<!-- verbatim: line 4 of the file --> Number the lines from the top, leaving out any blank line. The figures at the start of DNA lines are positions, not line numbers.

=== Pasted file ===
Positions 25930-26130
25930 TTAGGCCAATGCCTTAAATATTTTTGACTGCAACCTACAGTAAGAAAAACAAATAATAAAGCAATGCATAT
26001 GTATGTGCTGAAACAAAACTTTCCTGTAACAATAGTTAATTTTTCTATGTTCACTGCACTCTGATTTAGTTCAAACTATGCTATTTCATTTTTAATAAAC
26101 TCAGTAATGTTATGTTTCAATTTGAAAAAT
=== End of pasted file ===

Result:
26101 TCAGTAATGTTATGTTTCAATTTGAAAAAT